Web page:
Age of the spouses in the two types of unions is similar, and the age difference between husband and wife is only slightly bigger in mixed couples than for couples of same race and ethnicity (2.8 years vs. 2.4),
When looking at detailed combinations of newlywed couples by race and ethnicity, sharper differences emerge.
Earnings: White-Asian intermarried couples have higher earnings than both same-race white and Asian couples. Among seven pairs of newlyweds who are either of same race or intermarried with whites, the white/Asian newlywed couples have the highest combined (median) annual earnings of nearly $71,000, followed by couples whose husband and wife are both Asian ($62,000), and those whose husband and wife are both white ($60,000).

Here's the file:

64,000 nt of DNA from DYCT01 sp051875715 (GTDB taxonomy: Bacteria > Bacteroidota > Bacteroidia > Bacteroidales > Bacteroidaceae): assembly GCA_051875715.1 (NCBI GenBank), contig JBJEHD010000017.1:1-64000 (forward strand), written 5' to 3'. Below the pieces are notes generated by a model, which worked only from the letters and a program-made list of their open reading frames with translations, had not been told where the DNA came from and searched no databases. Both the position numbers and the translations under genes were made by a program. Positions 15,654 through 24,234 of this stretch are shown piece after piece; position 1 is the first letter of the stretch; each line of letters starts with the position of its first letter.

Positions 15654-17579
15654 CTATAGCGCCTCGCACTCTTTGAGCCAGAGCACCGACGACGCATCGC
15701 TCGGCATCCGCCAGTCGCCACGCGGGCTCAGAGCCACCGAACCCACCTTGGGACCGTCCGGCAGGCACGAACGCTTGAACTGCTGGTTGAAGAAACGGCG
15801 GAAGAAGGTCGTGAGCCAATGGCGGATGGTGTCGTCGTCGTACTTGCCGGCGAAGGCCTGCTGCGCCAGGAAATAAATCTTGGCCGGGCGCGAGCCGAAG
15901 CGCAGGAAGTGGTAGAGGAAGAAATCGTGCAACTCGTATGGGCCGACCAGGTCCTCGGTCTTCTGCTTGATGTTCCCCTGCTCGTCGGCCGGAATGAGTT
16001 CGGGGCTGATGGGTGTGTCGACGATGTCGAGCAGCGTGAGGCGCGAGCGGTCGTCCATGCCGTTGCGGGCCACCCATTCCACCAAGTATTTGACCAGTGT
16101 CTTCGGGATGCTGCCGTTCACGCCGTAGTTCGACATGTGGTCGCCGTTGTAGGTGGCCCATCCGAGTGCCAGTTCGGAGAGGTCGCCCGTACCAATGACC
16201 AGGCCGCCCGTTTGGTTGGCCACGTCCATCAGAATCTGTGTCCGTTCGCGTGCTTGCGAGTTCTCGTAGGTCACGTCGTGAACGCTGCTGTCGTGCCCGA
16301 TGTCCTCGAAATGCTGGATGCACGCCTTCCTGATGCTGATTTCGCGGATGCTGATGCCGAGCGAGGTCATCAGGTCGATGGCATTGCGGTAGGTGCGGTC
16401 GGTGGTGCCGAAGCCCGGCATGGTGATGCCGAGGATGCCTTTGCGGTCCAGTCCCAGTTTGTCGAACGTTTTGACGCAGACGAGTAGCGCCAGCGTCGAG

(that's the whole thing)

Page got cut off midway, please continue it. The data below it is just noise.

White/Hispanic intermarried couples have higher combined earnings than Hispanic couples (same ethnicity), but make less than white couples. A similar pattern applies to white/black couples in comparison to (same race) black couples and white couples. Newly married couples whose husband and wife are both Hispanic make the lowest combined earnings of about $35,600 per year. Black couples are doing better, with about $12,000 more than the Hispanic couples. In contrast, Hispanics who married whites have a combined earning of $57,900, much higher than Hispanics who married in. Similarly, black/white couples make higher earnings than black/black couples (about $53,200 vs. $47,700). Meanwhile, both white/Hispanic and white/black intermarried newlyweds have a lower combined earning than newlyweds whose husband and wife are both white.
The earning differences of couples reflect the general pattern of income disparity among families of different racial and ethnic background in the U.S. In 2009, the median family income was $75,027 for Asians, $62,545 for whites, $39,730 for Hispanics, and $38,409 for black families.10